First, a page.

JPM's Michael Feroli, who already quantified the impact of the 2% payroll tax cut expiration at $125 billion, has estimated the impact of the Fiscal Cliff on the US economy for 2012. The verdict: 1%. This is just on the Obama tax [cut|hike]. If and when any spending cuts are actually announced or enacted, this number will only go up, as will apparently the market.
From JPM's Michael Feroli:
The Senate-passed budget deal is broadly in line with our prior fiscal cliff expectations, which is to say a resolution which imposes considerable near-term headwinds to growth while doing very little to address longer-run fiscal sustainability issues. The table below summarizes our current assessment of the fiscal drag associated with fiscal-cliff-related measures, which we still see subtracting about 1%-point from GDP growth in 2013.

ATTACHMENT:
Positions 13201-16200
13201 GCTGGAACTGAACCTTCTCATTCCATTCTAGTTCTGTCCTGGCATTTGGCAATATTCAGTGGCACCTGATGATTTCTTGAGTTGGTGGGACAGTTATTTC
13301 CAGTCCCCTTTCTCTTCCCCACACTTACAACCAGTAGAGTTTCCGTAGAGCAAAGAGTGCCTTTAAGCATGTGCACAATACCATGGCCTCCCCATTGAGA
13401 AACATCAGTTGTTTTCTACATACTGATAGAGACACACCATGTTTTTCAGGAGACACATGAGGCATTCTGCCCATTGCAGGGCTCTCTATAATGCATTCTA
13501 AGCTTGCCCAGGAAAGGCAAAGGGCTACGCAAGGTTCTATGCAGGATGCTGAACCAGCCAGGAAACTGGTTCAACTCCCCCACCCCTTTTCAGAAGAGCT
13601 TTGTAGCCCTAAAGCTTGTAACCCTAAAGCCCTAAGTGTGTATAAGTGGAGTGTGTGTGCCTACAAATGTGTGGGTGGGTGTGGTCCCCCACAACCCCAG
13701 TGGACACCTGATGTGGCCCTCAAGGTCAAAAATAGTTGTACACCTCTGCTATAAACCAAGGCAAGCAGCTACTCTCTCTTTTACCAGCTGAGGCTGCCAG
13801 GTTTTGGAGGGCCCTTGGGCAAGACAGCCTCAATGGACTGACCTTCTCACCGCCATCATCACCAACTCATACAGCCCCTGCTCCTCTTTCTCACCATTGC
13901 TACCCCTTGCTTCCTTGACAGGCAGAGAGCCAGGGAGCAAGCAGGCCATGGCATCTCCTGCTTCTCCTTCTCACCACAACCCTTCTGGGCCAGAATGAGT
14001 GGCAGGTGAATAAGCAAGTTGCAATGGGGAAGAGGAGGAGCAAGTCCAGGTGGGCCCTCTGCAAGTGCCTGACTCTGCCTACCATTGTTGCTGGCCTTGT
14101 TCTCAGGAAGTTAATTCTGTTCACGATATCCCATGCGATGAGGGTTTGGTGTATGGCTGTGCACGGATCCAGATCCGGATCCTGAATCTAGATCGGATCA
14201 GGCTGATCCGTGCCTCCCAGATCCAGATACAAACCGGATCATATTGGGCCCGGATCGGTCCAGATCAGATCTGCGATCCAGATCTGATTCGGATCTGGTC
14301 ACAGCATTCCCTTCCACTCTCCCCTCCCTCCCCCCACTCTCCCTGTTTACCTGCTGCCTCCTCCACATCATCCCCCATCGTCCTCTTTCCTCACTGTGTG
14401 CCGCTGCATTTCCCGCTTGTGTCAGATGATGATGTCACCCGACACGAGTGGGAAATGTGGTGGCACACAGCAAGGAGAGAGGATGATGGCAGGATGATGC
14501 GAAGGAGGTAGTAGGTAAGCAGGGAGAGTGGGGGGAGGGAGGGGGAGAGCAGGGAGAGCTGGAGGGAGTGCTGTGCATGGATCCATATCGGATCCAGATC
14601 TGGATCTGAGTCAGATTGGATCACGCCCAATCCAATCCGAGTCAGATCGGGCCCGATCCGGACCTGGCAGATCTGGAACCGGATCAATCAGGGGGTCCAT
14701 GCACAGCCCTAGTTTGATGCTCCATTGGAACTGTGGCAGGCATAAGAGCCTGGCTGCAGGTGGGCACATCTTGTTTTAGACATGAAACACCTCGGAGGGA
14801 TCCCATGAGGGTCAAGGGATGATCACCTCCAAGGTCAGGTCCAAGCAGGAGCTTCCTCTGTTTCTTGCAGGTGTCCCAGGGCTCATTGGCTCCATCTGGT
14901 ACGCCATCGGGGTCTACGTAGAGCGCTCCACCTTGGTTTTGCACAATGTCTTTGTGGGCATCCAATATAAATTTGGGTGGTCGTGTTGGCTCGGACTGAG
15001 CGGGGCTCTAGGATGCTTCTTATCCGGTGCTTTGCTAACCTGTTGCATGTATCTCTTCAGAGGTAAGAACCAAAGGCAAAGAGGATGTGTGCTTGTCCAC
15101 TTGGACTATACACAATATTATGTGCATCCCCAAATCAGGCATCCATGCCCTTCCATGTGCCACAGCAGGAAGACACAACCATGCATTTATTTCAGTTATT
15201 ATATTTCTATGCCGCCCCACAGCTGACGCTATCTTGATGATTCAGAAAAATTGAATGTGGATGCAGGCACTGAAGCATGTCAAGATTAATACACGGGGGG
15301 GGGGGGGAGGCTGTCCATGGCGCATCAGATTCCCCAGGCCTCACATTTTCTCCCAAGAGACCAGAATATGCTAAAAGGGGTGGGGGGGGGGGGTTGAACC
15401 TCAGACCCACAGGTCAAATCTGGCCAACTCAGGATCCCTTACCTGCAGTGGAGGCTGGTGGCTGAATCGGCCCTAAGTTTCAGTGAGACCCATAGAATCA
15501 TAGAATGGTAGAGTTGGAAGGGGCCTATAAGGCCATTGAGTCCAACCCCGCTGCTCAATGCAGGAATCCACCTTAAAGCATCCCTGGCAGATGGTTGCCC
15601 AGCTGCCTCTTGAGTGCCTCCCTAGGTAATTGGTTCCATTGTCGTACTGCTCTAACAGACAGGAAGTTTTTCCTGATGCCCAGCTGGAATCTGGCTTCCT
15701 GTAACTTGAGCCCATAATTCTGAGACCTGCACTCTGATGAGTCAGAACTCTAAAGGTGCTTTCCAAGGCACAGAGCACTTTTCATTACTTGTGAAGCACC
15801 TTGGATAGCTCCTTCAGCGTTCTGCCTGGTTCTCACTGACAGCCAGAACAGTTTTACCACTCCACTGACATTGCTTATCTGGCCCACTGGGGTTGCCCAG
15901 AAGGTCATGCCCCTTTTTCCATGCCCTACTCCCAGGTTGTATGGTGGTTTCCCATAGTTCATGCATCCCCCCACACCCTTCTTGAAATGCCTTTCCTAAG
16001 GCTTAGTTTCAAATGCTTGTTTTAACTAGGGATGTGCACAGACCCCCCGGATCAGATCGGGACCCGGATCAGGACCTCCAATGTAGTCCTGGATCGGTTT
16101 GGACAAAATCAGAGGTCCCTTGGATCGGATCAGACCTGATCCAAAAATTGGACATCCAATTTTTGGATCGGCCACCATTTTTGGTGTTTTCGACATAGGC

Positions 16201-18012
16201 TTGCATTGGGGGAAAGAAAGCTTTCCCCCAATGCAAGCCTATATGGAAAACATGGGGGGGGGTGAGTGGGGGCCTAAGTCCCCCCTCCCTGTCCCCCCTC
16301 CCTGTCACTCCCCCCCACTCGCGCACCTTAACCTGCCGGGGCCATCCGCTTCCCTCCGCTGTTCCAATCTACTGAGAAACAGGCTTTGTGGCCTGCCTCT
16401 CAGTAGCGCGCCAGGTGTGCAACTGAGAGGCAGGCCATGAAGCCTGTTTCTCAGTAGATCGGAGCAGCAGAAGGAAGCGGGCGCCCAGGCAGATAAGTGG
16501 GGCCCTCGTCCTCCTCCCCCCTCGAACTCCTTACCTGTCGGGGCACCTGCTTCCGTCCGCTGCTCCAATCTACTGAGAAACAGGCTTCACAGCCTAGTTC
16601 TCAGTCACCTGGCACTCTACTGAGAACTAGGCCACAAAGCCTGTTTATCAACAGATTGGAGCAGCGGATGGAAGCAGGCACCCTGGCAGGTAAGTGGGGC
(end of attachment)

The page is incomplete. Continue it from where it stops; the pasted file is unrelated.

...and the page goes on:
The heart of the deal is the extension of lower- and middle-income Bush tax rates combined with a variety of rate and non-rate upper-income tax increases. Relative to current policy, those upper-income measures are projected to raise revenue by $624 billion over a ten-year horizon. By comparison, under current policy (the CBO's "Alternative Fiscal Scenario") deficits over that period should amount to $9.975 trillion, and so the upper-income revenue increases should close about 6% of the ten-year budget gap. Beyond the ten-year horizon the contribution to sustainability is equally minimal (see "The ten-year mirage" on morganmarkets).
As expected, the payroll tax holiday was allowed to lapse on schedule. Moreover, Emergency Unemployment Compensation was extended for another year. The sequestration associated with the Budget Control Act was deferred for two months. The fate of these across-the-board budget cuts come March remains uncertain. This uncertainty, combined with the unresolved fate of the debt ceiling, probably curtails any "certainty bounce" in confidence that would be expected with the resolution of the fiscal cliff.